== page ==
I am originally from Champagne and I started my career thanks to aviation. At the end of my studies, I joined the company of an industrialist who had his own plane and whom I had met thanks to this common passion. He specialised in caps for champagne bottles. I did not know the world of packaging before and that's how I discovered it.
Four years later, we started Sparflex together and then developed the company in France, Spain, the United States, Australia, etc. I ended up spending forty years in the packaging business!
Do you have a particular memory/anecdote that you will always remember?
Yes, in the aeronautical field! Shortly after the purchase of the first L39, we took off from Marignane with my wife in the back seat. She was talking to me, giving me news, when suddenly the plane made a sharp 90-degree turn to the left of its own accord. At that moment she told me that she had lost her canopy! I reduced my power, noted with relief that the controls were once again responding to my requests and I noticed that the canopy was blocked on the leading edge of the left wing of the aircraft!
Back to Marignane with my wife in the back seat of the convertible who nevertheless continued to comment on what she saw in her cockpit and on her instruments while she could not hear any of my answers...
How could this happen?
It happened during the acceleration phase of take-off. There was an undetectable locking fault. The canopy was incorrectly locked on one side only and rotated around the axis on which it was securely locked before tearing off. It wedged itself on the wing at the Pitot antenna, it stayed there until landing! My wife was remarkably cool as it was very impressive.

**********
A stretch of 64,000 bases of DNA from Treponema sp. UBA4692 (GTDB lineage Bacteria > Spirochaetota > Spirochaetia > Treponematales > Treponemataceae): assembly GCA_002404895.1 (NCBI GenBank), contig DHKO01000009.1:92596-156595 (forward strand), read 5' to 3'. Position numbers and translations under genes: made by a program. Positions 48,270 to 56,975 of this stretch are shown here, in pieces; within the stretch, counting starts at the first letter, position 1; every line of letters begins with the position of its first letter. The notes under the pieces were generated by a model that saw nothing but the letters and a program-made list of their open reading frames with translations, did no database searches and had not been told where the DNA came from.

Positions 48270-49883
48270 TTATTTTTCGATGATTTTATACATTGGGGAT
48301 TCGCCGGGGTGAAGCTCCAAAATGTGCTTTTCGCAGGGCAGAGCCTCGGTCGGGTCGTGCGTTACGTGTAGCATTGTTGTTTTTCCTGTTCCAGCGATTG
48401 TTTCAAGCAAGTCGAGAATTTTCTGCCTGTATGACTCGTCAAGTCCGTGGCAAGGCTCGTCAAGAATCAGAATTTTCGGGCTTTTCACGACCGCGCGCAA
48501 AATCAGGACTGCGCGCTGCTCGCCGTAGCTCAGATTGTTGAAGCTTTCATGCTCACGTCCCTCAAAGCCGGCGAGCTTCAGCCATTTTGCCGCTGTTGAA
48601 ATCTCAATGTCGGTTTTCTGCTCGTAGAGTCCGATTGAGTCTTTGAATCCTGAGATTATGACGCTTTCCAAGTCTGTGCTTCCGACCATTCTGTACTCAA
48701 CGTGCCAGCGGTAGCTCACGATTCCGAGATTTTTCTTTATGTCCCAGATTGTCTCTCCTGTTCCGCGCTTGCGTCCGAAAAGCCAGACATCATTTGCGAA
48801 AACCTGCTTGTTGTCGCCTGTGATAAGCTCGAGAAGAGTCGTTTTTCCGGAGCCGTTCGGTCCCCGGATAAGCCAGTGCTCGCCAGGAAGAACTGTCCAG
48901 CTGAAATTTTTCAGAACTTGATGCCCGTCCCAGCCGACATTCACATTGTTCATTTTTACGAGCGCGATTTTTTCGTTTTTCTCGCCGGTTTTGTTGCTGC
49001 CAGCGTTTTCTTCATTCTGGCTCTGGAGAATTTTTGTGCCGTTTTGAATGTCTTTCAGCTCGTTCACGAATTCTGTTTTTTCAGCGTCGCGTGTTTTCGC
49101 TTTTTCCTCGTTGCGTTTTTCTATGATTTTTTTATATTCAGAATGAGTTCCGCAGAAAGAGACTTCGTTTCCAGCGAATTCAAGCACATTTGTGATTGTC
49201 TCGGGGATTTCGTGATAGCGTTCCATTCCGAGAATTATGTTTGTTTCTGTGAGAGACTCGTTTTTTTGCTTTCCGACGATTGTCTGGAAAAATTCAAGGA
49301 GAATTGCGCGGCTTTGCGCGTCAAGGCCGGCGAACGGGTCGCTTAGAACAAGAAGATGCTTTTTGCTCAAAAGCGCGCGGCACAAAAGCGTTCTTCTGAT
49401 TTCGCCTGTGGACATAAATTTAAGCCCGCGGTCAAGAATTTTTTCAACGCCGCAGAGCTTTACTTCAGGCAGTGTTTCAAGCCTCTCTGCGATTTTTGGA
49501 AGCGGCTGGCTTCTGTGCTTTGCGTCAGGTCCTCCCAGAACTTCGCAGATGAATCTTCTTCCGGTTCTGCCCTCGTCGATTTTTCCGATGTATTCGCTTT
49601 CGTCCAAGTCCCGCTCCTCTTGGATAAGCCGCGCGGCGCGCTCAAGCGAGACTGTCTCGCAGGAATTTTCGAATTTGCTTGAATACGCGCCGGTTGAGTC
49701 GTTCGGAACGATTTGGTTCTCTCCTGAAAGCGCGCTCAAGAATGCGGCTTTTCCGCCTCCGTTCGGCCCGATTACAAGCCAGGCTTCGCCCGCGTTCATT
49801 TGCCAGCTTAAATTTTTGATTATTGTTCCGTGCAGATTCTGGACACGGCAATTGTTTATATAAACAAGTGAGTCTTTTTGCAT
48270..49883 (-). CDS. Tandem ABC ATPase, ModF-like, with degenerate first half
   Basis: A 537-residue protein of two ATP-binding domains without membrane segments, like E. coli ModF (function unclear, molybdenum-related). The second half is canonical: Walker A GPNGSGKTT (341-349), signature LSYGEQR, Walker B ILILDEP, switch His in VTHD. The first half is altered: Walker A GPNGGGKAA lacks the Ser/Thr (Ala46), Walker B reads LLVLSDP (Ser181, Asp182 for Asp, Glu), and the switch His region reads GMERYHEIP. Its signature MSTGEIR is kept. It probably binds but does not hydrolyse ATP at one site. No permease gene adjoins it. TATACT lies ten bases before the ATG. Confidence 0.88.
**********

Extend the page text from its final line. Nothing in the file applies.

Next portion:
It happened on a Saturday and on Monday we were listing our company on the Paris stock exchange!
What do you like best about your work?
Now that I'm retired, my favourite thing to do with the L39s is to organise flights for individuals or companies. It's very interesting for companies in the context of team building!
Do you have any other passions?
I am also a helicopter instructor, and I have a family with five grandchildren, so that keeps me busy too (laughs).
What is the best book you have read recently and why?
Lately it's been a bit technical, finance-oriented. This is a book about the story of a trader, “Reminiscences of a Stock Operator" by Edwin Lefèvre (1923)... A classic in the world of finance, a biography that is still relevant today.
Do you listen to music when you work or do you prefer silence?
I listen to music, but I don't hear it (laughs). I actually miss it if I don't have it. Any kind of music, I just need a background music.
What is your favourite season and why?
By far spring which represents the return to life! At that time, you experience the first pleasant flights over the exploding countryside, with its fabulous lights.
If you could teleport yourself anywhere in the world right now, where would you choose?
Viveros Island in the Las Perlas archipelago in Panama. It is a magical place where there is an incredible life underwater (hence the name) ... I have friends there and if I could teleport, I would gladly join them to spend the weekend or even a bit more.